Michael was walking his Uses of Sonic Resonance in Sustaining Architecture lecture when he bumped into something. The something cursed and Michael saw a tablet falling to the ground. He dropped to one knee and caught the device seconds before it impacted. Impressed with himself, he smiled cockily and looked up to the owner with an arched eyebrow. His smile faltered and Michael pushed down upswelling panic and arousal as he met Jim’s eyes. Jim blushed and smoothed the blatant relief from his face.

“Thanks for saving that. I didn’t really want to have to buy a new one right now.”

“No problem.”

A second went by before Michael realized that he was still kneeling on the floor. At Jim’s feet. His mind raced as he tried to figure out the best way to recover, when Jim held his hand down to him.

“Hand up?”

Michael gulped and reached to take Jim’s hand. Their fingers touched…

…and the world twisted. The hallway shimmered, lost reality and turned to hot chaos and passion and perfect numbers and lines that raced all about him. Michael was nauseated. He tried to look around, but emotions and images – not his own – danced across his vision, and he wasn’t sure if he was supposed to stand on his feet or his feet or on his head. A young man was nearby – he looked like Jim?, but he was full of squiggles and shading and glowing. The man stood next to an upside down tree made of laughter and rainclouds. The man held a hand out towards Michael. Michael gathered himself and started drifting toward the tree. He reached out to the man, who started to seem more and more like Jim than Jim ever had. Their fingers intertwined and silence fell around them. The numbers slowed in the air, the raincloud laughter tree held its breath, and the two men stepped closer together. They leaned in towards each other…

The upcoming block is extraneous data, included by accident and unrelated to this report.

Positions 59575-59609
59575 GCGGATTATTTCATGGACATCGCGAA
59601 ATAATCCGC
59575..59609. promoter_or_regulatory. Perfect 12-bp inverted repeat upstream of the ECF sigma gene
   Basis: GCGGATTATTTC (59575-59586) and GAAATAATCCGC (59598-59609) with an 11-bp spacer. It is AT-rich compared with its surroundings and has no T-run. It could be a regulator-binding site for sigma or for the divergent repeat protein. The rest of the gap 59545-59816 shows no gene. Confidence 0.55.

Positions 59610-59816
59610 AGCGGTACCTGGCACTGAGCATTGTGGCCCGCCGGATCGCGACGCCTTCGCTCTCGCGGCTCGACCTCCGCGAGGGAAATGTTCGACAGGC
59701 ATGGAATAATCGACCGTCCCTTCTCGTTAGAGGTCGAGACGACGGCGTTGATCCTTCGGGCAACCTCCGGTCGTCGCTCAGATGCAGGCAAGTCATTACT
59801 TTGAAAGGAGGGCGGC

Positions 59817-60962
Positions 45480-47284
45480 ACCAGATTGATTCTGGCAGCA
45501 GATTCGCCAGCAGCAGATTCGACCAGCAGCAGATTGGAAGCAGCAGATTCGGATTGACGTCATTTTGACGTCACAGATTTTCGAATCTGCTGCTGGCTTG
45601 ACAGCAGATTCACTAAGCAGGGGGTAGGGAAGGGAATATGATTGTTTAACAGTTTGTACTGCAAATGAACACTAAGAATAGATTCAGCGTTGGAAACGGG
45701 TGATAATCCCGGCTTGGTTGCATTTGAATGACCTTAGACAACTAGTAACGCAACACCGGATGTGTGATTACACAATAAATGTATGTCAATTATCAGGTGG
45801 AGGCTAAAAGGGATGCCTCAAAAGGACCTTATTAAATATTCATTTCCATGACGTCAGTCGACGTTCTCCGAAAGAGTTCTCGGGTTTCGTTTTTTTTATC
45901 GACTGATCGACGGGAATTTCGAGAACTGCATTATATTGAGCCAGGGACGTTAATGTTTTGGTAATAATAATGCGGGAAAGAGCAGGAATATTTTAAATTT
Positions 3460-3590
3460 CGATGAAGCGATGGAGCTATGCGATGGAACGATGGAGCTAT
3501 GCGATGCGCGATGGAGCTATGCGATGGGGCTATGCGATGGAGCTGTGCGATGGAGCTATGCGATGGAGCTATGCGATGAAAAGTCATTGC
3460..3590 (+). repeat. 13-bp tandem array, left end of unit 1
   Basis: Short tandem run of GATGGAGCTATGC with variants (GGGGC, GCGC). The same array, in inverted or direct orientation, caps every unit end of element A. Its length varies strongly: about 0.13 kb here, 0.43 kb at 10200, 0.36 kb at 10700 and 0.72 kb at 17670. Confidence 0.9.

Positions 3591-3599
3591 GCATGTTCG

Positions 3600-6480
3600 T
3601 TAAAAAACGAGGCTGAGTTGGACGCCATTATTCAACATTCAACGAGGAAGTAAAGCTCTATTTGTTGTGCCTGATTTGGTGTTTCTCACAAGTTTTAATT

…and the world twisted again.

They were back in the school hallway!

Jim jumped away from Michael, who was still on the floor. Michael crashed onto his other knee, but caught himself before he fell completely flat on the ground. Jim snapped his head back and forth, looking wildly around. Several others in the hallway had similar looks of confusion or anger. A moment later a professor ran out from the mental physics lab, took in the shocked silence in the hallway and groaned.

“Shit.” A pause. “Everyone! May I have your attention? I’m afraid that we’ve had a small incident with one of the psywave consoles. I’m so sorry for any of you who experience unintended consharing. The instrument has been deactivated.” No one moved. He sighed. “Alright. For those of you who would like to file a complaint please follow me down to Health and Safety.  We’ll log the incidents and discuss…”

Michael and Jim tuned the professor out and measured each other up. Michael gulped and looked away first. Jim coughed and slapped a hand over his mouth to hold in nervous laughter.  They watched each other in silence for a moment. Finally, Jim took a deep breath, held his hand out and said,

“If you’d like…I’d like to maybe try that again sometime. You know…on purpose.”

Michael hesitated. He thought of how he had held the dream Jim’s hand.  He looked at the hand reached out to him now. And after a moment he grinned widely and said. “Oh yes. I’d definitely like that.”

Fiction: First Kiss